war crimes in Ukraine

The Tribunal for Putin (T4P) global initiative was set up in response to the all-out war launched by Russia against Ukraine in February 2022.

Children of Donbas: adopted, abandoned, used for propaganda

Halya Coynash
345 children from the Donbas and Luhansk oblasts have been adopted since 2014. this reflecting an increase undoubtedly due to the military conflict. Evacuated children’s homes in areas under militant control are filling up again, and the chances for those children’s adoption appear to be nil.

   From the Radio Svoboda video

According to the Ministry of Social Policy 345 children from the Donbas and Luhansk oblasts have been adopted since 2014, this reflecting an increase which is undoubtedly due to the military conflict  A number of children’s homes were finally evacuated last year from areas under the control of Kremlin-backed militants, however all are full again of children whose parents for one reason or another are unable to look after them. 

Earlier in June UNICEF warned that children were in danger following the renewed violence in eastern Ukraine.  They have been suffering terribly since the beginning of the fighting or what is termed the anti-terrorist operation [ATO].  UNICEF says that at least 68 children have been killed, though it believes the actual number to be much higher. 

On June 12 2014, militants from the self-proclaimed ‘Donetsk People’s Republic’ seized a bus taking 16 children from a Snizhne orphanage to safety in the Dnipropetrovsk region, and took them, together with two accompanying adults, into Russia.   There was outcry and the children were brought home, however in July 2014 an attempt was made to take 40 infants, 18 under a year old, to Russia.  On that occasion, Russian officials positively obstructed efforts to prevent the abduction. 

Try Googling “Children of Donbas” and you’ll find multiple entries about the allegedly heinous Ukrainian regime and heroic militants and welcome and medical treatment received in Russia.  The supposed concern was not evident when over the summer months last year during fierce fighting the militants refused to allow the evacuation of children in need of medical care.  There were 135 such children, for example, from the Donetsk and Donetsk regional children’s homes (41 and 48 children, respectively) as well as 46 children with HIV from the Malyatko Children’s Home in Makiyivka.  

Most of the children’s homes in Donbas were finally evacuated to safe areas in Ukraine away from the fighting, however Ruslan Kolbasa from the Ministry of Social Policy reports that 15 family-type children’s homes from Crimea and Donbas have been taken to Russia.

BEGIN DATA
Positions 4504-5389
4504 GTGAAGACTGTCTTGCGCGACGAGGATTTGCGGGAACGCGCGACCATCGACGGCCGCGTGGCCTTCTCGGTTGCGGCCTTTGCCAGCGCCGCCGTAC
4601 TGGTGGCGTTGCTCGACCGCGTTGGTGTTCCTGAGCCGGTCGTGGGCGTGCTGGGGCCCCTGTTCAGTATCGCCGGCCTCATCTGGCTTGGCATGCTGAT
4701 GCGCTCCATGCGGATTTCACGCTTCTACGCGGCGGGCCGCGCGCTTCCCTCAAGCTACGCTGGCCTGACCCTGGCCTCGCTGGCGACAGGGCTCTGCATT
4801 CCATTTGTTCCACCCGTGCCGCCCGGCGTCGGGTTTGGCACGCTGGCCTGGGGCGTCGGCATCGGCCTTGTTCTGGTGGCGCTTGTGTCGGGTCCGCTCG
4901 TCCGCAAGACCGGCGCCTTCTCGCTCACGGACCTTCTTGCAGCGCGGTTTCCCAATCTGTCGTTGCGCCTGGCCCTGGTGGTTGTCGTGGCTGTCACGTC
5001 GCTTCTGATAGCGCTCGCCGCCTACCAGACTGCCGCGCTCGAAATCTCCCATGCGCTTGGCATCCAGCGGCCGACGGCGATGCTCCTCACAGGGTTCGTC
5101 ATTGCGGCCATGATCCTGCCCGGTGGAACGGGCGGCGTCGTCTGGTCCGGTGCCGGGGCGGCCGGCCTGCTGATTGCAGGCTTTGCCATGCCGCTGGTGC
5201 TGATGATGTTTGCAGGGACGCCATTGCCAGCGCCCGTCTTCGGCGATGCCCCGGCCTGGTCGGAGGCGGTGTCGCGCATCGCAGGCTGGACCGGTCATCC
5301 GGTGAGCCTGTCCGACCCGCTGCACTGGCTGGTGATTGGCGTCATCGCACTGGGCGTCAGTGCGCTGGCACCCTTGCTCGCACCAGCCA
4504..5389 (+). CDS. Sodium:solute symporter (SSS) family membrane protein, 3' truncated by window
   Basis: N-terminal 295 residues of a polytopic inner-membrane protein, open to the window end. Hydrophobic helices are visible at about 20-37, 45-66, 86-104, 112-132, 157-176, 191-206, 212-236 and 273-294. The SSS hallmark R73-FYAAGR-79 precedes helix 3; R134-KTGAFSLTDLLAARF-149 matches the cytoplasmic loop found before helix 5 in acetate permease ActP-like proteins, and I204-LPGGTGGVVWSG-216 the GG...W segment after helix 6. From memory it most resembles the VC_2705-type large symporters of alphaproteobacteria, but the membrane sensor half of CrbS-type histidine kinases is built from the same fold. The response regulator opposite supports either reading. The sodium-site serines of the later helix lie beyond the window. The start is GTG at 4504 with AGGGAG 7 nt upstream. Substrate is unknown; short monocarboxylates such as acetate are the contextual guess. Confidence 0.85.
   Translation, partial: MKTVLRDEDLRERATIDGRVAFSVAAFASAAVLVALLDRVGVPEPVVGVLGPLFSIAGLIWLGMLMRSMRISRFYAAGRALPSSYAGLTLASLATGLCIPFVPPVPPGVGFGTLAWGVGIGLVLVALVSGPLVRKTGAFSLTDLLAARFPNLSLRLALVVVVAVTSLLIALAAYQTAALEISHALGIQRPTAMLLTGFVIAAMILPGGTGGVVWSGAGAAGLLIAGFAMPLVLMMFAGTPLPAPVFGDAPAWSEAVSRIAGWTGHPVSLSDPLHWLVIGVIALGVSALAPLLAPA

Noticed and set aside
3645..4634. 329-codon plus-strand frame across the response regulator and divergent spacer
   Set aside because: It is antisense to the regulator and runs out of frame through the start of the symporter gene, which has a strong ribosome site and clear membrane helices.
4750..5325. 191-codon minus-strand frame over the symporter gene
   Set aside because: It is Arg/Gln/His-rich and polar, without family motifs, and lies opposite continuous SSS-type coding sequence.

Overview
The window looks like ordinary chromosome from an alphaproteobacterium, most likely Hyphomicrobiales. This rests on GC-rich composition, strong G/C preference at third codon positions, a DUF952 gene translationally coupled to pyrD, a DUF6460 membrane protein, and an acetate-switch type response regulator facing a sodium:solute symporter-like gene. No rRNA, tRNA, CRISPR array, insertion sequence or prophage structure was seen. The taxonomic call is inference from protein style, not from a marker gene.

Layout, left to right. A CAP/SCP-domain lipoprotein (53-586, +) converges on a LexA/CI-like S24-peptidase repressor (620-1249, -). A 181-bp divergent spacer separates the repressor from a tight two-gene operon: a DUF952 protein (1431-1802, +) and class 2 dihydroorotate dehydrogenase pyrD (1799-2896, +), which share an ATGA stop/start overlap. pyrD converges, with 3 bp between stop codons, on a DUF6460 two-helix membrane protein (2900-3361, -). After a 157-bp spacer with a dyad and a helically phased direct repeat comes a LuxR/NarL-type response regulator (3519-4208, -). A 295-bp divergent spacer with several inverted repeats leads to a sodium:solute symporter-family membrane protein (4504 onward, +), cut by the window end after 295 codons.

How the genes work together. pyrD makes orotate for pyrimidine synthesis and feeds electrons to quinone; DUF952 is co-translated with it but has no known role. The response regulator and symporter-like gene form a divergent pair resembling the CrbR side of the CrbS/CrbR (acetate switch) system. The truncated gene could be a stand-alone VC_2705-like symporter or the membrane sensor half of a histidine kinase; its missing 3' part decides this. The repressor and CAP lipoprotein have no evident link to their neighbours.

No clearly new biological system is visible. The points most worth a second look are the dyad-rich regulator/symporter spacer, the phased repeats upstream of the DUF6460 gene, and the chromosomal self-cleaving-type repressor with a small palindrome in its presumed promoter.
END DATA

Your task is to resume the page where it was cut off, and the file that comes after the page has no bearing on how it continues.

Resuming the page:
As mentioned, the evacuated children’s homes did not remain empty for long, with many if not all of the children now living there ‘social orphans’ with parents unable or unwilling to take care of them.

Radio Svoboda heard two quite different points of view about whether and how these children can be helped, when assistance is very clearly needed.  Aksana Filipishyna, head of the Ombudsperson’s Department on the Rights of the Child, points out that while the government has seemingly fulfilled its duty and evacuated the children, the new children needing care in areas not under government control are forgotten about. 

She has no idea and says that probably nobody knows how many such children there are since it’s difficult to have contact with the children’s homes, but she thinks there are a lot.  She cites for example the children’s home in Makiyivka from which all the children were evacuated last year.  There are now 40 children there, 11 of whom are HIV-positive.

Filipishyna is convinced that a system could be drawn up, with the involvement of international organizations, the Red Cross or UNICEF, for example, in order to enable assistance for such institutions on a regular ongoing basis. 

The President’s Representative on Children’s Rights, Mykola Kuleba is sceptical.  He says that there would need to be some degree of agreement with those in control in the militant-controlled area for any systematic help for the children’s homes to be implemented, and this, he asserts, is impossible.  “All that we can do is to work through volunteers. We also seek assistance from other countries to help these children. However there can’t be any official links since Ukraine cannot hold any negotiations with terrorist groups”.

This probably reflects the general position taken at present by the President’s Administration and at least some members of parliament which are calling for a total blockade of areas under Kremlin-backed militant control.

How much assistance is directly provided by the state is probably debatable, but there are cheering initiatives. 

In May people from Hlobyno and surrounding districts (Poltava oblast) collected two and a half tonnes of humanitarian aid for the children’s home in Khartsyzk.  The truck carried badly needed potatoes, preserves, and other foodstuffs, as well as children’s clothing, books, toys and items of personal hygiene. 

While staple foods – macaroni, grain - are available in the children’s homes, there aren’t enough fruit and vegetables, fish or meat, the staff explain.  And the supplies that they do get, from volunteers, are irregular.

They explain that the only possibility for the children is adoption, but tragically, whereas a relative lull in the fighting has meant that adoption processes have resumed in areas under Ukrainian control, the chances in areas under militant control appear to be nil.


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